What Is Depression?
Depression is a mental health disorder that is usually marked by prolonged feelings of hopelessness or sadness. The precise manifestation of depressive disorder is different in each and every case, presenting with various symptoms across a broad spectrum of severity. It is absolutely vital to seek care in all instances of child depression, because if left untreated, it can lead to thoughts of suicide, and in a small number of cases, to the action itself.
What To Look For: Signs And Symptoms
If you’re able to identify a clear sense of sadness or hopelessness that is present in your child’s demeanor for an extended amount of time, your child may be suffering from depression. This is not the only sign of the disorder, though, and such feelings may be internalized, making it all the more important to be on the lookout for other characteristics or changes that may indicate a depressive bout, including:
- Irritability and restlessness
- A lack of interest in activities that were once enjoyed or were generally considered to be fun
- Difficulty paying attention and behavioral problems at school
Childhood depression can also trigger self-destructive behavior. While sometimes written off as “acting out,” it’s behavior that unquestionably warrants discussion with a trusted healthcare professional.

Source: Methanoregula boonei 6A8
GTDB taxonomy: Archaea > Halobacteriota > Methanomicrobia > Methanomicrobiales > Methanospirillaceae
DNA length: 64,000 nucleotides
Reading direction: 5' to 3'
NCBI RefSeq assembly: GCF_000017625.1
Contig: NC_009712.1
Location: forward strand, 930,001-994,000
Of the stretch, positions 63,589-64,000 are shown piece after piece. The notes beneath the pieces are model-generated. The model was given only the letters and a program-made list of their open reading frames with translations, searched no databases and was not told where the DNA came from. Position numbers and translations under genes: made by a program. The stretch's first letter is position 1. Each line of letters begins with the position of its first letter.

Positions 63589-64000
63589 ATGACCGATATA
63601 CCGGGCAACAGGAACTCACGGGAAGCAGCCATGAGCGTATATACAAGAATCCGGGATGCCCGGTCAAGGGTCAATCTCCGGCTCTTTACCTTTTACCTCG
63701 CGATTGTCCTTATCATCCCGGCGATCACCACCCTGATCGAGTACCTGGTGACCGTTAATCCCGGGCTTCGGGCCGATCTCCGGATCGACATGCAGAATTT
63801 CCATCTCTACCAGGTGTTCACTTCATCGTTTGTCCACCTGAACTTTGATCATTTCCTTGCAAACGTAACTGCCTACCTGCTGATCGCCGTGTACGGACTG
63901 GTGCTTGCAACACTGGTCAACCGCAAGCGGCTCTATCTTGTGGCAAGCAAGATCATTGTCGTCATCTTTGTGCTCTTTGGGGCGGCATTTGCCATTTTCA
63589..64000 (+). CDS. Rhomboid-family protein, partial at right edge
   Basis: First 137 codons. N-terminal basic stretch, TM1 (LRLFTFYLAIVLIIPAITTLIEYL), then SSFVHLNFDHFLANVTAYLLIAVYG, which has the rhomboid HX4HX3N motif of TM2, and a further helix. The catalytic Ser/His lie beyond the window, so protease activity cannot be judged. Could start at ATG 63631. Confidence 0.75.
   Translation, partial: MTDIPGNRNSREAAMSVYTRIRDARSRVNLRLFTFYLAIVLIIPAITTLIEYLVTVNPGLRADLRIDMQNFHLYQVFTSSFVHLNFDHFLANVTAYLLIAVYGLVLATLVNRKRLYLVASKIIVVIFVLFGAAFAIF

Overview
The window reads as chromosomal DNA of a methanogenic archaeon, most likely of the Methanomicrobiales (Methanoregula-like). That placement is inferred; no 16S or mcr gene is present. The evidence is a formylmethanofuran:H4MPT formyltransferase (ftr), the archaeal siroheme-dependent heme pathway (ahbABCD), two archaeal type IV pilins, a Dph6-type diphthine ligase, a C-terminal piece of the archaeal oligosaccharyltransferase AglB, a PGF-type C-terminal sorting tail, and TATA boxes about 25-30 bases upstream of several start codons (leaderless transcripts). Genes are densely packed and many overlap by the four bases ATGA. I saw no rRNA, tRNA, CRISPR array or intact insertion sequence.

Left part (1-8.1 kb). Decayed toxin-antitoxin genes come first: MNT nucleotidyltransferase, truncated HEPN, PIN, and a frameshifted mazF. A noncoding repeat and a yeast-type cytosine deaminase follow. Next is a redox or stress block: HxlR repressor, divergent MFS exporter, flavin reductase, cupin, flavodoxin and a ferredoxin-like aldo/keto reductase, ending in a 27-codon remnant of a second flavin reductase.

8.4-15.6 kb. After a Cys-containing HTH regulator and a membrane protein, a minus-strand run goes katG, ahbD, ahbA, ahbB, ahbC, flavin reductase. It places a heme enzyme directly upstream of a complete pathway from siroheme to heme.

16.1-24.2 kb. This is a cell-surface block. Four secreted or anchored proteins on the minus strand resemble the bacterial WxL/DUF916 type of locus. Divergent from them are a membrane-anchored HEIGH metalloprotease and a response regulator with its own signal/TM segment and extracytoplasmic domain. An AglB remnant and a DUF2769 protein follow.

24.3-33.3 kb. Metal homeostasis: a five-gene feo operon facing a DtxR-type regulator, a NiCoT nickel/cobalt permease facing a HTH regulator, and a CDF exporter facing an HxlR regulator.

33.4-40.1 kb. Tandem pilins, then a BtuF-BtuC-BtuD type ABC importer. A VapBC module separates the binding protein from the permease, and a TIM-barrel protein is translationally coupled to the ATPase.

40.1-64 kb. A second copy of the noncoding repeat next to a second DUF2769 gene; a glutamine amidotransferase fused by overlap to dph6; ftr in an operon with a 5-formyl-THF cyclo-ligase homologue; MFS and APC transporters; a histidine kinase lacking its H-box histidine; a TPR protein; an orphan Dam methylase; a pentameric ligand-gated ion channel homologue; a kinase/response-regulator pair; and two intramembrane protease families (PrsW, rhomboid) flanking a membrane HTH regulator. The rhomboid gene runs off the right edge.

Taking Action: Treating Childhood Depression
While depression may take a heavy toll on those who it afflicts, including the family members of a depressed child, it can be overcome when the correct steps are taken. Be sure to contact your doctor for a diagnosis and evaluation in order to come up with an appropriate treatment plan.
One of the most widely used forms of treatment for the disorder is cognitive behavioral therapy (CBT). Usually a short-term process that only lasts a few months, CBT teaches patients methods in which they can harness their negative thoughts and convert them into positive ideas. Though the finer points of treatment will vary from person to person, CBT is known to be one of the most effective ways to combat depression in older children.
In addition to talk therapy, your healthcare professional may recommend medication. The ADAA notes that, according to major market research, pairing therapy with medication tends to be more effective in children ages 7-17 than either individual solution
Seek Assistance At Touchpoint Pediatrics
Depression can be both difficult to cope with and intimidating to discuss, but at Touchpoint Pediatrics, we provide warm, empathetic care and will work with you and your child to move past this stressful period. Feel free to contact us today with any questions, or visit our Chatham, NJ location for more information.